Kansas State University Expert Warns of Wheat Streak Mosaic Virus Threat

By Trish Svoboda

The wheat streak mosaic virus, which is spread by wheat curl mites living in volunteer wheat, presents challenges for farmers and requires control measures, said Kelsey Andersen Onofre, a wheat disease expert at Kansas State University.

The wheat streak mosaic virus family includes three types of viruses. Wheat curl mites, which live in leftover wheat from previous crops, known as volunteer wheat, carry these viruses. The number of mites depends on the quantity of this leftover wheat.

“If you had some wheat in a neighboring field that survived after harvest, or maybe it was hidden in some double crop field nearby, that’s where those curl mites survive. They can then blow into your field in either the fall or the early spring and that’s typically when we start to see damage,” Onofre said.

Producers have the option to get their wheat samples officially tested at the K-State plant pathology diagnostic laboratory. If wheat streak mosaic is detected in a producer’s wheat crop, it is recommended by Onofre to assess the potential yield of the crop. The Kansas Wheat Variety Guide can be used as a reference to accurately determine the crop yield.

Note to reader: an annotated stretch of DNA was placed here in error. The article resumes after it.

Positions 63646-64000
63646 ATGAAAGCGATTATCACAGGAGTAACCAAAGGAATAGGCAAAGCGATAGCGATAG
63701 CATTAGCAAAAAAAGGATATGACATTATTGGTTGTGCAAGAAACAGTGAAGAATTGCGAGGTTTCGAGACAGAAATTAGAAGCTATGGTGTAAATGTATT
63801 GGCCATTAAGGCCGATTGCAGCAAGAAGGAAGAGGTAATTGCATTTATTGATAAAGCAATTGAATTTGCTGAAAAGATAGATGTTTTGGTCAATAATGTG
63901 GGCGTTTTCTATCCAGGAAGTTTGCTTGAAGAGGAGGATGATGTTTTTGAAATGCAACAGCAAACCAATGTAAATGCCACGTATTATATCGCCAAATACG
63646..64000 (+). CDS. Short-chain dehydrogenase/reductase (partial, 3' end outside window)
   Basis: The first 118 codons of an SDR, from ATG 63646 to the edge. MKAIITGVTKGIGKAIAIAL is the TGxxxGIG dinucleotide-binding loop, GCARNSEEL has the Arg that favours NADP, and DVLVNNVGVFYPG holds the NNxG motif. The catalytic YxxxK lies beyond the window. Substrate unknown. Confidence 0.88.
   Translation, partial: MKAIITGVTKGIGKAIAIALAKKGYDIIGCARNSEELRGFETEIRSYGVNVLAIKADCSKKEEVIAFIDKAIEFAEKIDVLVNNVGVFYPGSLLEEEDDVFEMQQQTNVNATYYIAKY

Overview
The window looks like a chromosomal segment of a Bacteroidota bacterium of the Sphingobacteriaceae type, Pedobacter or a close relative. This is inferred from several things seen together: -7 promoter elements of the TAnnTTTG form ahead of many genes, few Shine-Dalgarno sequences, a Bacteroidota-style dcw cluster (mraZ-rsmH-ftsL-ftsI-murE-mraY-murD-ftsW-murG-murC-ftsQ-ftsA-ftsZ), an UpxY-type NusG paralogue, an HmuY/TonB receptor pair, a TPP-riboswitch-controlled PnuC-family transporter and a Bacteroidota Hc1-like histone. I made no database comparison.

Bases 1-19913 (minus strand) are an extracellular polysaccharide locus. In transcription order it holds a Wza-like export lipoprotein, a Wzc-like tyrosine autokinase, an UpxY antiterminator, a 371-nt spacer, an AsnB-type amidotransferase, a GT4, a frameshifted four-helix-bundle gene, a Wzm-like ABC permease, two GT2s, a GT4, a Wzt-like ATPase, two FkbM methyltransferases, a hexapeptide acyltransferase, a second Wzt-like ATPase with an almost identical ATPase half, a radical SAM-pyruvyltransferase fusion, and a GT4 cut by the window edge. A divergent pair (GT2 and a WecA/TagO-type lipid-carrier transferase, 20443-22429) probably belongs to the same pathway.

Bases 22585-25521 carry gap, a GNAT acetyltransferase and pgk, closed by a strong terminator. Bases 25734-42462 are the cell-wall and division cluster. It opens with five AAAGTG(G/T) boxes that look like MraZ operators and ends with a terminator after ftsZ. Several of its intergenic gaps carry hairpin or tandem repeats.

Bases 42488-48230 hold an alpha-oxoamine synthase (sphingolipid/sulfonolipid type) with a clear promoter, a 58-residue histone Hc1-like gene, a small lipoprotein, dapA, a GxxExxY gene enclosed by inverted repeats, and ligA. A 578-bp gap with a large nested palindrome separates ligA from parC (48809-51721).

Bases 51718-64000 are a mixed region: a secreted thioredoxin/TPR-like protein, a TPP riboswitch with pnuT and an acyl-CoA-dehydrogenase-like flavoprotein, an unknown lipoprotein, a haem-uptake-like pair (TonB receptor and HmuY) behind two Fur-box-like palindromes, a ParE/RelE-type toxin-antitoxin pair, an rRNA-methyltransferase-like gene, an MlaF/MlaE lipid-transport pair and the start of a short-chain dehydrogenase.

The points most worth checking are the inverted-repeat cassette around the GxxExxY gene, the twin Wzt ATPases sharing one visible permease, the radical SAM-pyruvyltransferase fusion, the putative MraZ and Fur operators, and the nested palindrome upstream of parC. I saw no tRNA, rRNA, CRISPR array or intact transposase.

She said that when symptoms occur in the fall or early spring, it’s likely to see more yield loss. Warm weather triggers the manifestation of wheat streak mosaic in fields. Although plants can be infected in winter, the virus’s symptoms are activated by heat. The 2023 harvest saw increased moisture and other weather events, leading to more volunteer wheat and favorable conditions for the wheat streak mosaic virus in the current season.

Kansas growers are also urged to look out for other wheat diseases, such as wheat soilborne mosaic virus, wheat spindle streak mosaic virus, barley yellow dwarf, and stripe rust.

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